Poindexter's revenge: anOrwellian domestic surveillance and data-mining system is being built by the Pentagon's DARPA's IAO, under the command of Vice Admiral John M. Poindexter. He is best known for his role in the Iran-Contra scandal, for which he was convicted of five felony counts. The convictions were later overturned, not because he was found to be innocent, but because he had been given immunity. The new IAO system has been decried by critics ranging from William Safire to the ACLU. See Reuter's Homeland Security Bill Raises Net Privacy Issues.
Tech PAC?: Declan McCullagh suggests high tech's political agenda would be better served byrewarding sympathetic politicians rather than lobbying opponents. See also this reply and a Libertarian analysis based on the prisoner's dilemma.
Tech in court: alawsuit challenging the DMCA initially filed last April by tiny 321Studios is heading back to court this month. And remember the leaked Microsoft memo regarding their failed anti-Open Source FUD campaign? There is speculation that Microsoft's next weapon will be patent infringement lawsuits against Open Source developers.
TheMedieval Mickey story is being played for laughs, but Siggi Neuschitzer of the Malta Tourism Association says they will investigate if this discovery invalidates Disney's international copyright on Mickey Mouse. It would be a beautiful irony if Austria decided to follow the lead of the US Copyright Term Extension Act and retroactively extend medieval copyrights by 700 years.
Technobits: Stanford professors researchdefending peer-to-peer networks against attacks such as those decriminalized by the Berman "anti-piracy" bill --- Forbes on wiring the physical world --- WSJ: inside the spam industry --- simultaneous solar flares --- Duality is an ambitious short film set in the Star Wars universe, made by a Crew of Two.
This is not an obsession with Bush; it is an obsession with "dancing" sites, of which I have posted many in the bast. Dan Grobstein found Dancing Bush, and we are all the richer for his discovery.
The Top 15 Differences in the New "Harry Potter" Movie
November 15, 2002
NOTE FROM CHRIS:
The new Harry Potter movie is out today, and the young cast is looking a bit older this year. Wonder what changes we might see in the flick?
15> No more training wheels on the dragons.
14> No, that's not a Nimbus 2000, and yes, Harry *is* glad to see Hermione.
13> Flaming facial pustules the result of ordinary hormones rather than illicit spells.
12> This time, the magic is in the mushrooms.
11> "Chamber of Secrets" is actually where Harry stashes his porn collection.
10> Out: Hocus-Pocus In: Hookus-Upus
9> Behind the bushes, Hermione shows Harry her newest trick: "The disappearing wand."
8> First movie: Hogwarts Second movie: Genital warts
7> Deriding broomsticks as "yesterday's transportation," Harry insists on using his new Swiffer 2002.
6> A hormone-fueled Harry changes his owl into a Hooters waitress.
5> "Polishing the broomstick" has a whole new meaning.
4> Hermione embarrasses Harry by simulating an orgasm in Hogwarts' dining hall.
3> Just ten more dollars in Camel Cash and Harry can get that Joe Camel broomstick he's always wanted.
2> Harry's newest spell: "Romijn Stamos Jpegium!"
and Topfive.com's Number 1 Difference in the New "Harry Potter" Movie...
1> When Harry says he's riding wood, that ain't no broomstick talk.
[ The Top 5 List www.topfive.com ] [ Copyright 2002 by Chris White ]
You want the facts? Go to the Internet Movie Database.
Owen Wilson, Eddie Murphy and a spy movie. No way you could go wrong, right? Wrong. It's as bad as you've heard. Don't bother.
Bowling for Columbine (Guest Review)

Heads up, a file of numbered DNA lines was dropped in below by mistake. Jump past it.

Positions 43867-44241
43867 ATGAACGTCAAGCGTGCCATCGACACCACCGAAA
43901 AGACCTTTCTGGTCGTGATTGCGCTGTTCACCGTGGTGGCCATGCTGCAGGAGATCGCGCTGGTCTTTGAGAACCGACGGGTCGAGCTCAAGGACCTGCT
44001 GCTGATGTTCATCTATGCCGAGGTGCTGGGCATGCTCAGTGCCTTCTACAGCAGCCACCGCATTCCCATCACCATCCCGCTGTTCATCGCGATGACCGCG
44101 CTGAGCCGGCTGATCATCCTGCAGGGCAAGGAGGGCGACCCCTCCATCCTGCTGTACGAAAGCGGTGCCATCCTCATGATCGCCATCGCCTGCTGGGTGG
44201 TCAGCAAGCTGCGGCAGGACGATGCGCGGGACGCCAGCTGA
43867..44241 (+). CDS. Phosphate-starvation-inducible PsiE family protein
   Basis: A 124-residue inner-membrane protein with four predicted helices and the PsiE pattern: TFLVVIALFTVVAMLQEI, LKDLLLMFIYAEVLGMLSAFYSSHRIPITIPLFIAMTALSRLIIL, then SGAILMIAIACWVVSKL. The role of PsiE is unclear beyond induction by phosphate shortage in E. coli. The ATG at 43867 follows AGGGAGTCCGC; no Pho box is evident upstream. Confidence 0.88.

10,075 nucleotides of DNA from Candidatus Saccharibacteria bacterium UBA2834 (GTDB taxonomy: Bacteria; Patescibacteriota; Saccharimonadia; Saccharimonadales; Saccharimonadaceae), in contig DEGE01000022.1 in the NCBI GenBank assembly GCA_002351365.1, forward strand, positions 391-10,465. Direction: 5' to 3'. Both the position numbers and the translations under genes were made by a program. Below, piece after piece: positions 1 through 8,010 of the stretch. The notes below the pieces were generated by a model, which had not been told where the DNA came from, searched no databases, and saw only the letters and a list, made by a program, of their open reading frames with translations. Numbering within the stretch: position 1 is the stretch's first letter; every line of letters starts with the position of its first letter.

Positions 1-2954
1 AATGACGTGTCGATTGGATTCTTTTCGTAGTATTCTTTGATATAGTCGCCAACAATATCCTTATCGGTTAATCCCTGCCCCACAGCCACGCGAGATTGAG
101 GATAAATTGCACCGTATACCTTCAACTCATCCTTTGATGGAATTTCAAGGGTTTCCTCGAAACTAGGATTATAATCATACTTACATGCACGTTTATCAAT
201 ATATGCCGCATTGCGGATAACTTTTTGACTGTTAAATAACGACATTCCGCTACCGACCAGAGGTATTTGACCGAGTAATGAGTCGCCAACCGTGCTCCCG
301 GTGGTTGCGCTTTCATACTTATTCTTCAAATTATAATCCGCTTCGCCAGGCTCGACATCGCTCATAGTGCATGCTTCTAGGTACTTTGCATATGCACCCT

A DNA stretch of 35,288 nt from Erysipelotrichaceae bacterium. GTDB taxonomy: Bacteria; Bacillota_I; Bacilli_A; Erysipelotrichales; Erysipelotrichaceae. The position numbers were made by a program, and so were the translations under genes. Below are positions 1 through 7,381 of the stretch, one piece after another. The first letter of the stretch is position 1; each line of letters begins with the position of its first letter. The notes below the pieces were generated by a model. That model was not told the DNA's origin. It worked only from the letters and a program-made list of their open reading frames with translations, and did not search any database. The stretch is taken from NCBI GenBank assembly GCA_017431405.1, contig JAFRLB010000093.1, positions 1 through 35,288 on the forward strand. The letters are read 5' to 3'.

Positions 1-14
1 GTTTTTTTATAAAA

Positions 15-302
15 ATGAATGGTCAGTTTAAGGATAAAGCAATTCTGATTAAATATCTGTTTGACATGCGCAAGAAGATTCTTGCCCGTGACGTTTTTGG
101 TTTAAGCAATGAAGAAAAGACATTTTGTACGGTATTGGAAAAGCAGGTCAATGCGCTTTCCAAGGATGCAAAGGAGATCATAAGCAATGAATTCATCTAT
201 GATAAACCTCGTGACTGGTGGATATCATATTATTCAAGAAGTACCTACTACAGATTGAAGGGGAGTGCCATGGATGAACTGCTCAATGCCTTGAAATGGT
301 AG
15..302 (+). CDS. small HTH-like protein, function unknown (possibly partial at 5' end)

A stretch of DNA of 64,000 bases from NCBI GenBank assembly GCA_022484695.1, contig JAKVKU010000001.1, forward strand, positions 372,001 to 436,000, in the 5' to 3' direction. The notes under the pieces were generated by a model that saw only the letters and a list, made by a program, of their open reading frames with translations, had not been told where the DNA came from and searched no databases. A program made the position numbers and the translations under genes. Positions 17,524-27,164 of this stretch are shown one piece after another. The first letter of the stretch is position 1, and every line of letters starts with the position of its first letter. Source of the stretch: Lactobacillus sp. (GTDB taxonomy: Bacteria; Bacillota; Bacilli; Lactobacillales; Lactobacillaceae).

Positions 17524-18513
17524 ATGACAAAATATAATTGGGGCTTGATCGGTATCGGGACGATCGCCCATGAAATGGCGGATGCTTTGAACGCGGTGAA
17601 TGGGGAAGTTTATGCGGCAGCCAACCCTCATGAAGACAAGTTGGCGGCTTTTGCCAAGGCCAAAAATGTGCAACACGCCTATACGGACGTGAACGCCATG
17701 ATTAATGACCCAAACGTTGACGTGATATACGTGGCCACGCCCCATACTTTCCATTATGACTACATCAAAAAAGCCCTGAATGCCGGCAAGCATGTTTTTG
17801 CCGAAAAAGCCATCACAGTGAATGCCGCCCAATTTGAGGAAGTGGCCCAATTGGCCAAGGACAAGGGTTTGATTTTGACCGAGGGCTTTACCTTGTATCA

You want the facts? Go to the Internet Movie Database.
Normally, I don't run other people's reviews. But I've heard good things about this, intend to see it, and got a snappy review from Peggy Coquet, to whom I am turning over the floor:
I wanted to let you know that Steve and I had gone to see "Bowling for Columbine," Michael Moore's award-winning documentary. We also watched the episode of "Oprah" he appeared on - the first time we'd ever watched "Oprah"!
Just as background: Steve and I are far, far apart on gun control. I think that it should be illegal for a private citizen to own a handgun or any automatic weapon. Steve disagrees. Since he will have his own view of the movie, I won't speak for him (but I'm sending him a copy of this).
The movie was both funny and distressing. There were inadvertently humorous moments - as when Timothy McVeigh's brother responded to a question about Ghandi, by saying he "wasn't familiar with him." And there were deliberately humorous moments, such as the three-minute cartoon of America's history of violence. My distress arose from a series of photos and films of dead people, people being shot, etc. I just don't handle that stuff well, thank goodness.
There was a fairly appalling sequence involving two young men (one in a wheelchair) who were shot at Columbine High School. Moore and they decide to return the bullets _still in their bodies_ to the store where they were purchased - camera crew in tow, of course. It was powerful, pathetic and embarrassing all at once. I felt the young men were exploited, but perhaps they didn't think so.
Moore's conclusion seems to be that we shoot each other out of fear, and that much of that fear is racially motivated. I don't agree completely with that conclusion; I think it is far too narrow. It also fails to explain why citizens of other (European) countries don't reach for a gun when they are annoyed by their non-white neighbors.
The statisitics Moore presented in the film for gun deaths were astounding. He compared them by nation, and the other (European, American and Asian) nations listed had numbers such as 39/year, 116/year, etc. (I'm sorry I can't be more specific, but it was brief, and I only saw it once.) The US had over 11,000/year.
I wish I had a coherent reason for our national inclination to answer insult with fatal injury, but I don't. I think outlawing guns is a half-measure; there is truth in saying "guns don't kill people; people kill people." But at the rate we are killing each other, even a half-measure is better than our current practice.
I also wish Michael Moore had made a more cogent movie. His style of confrontational interview, his peripatetic treatment of topics, and his cinematic style of quick cuts was distracting and detracting. This topic deserves more thoughtful treatment. (Of course, no one at all would watch that movie!) But perhaps this movie will at least start people thinking, researching and discussing ways to lower the level of violence in the US.
Thanks to all of you who mailed in great links. I'll try to use a few next week. This week, I just ran out of time.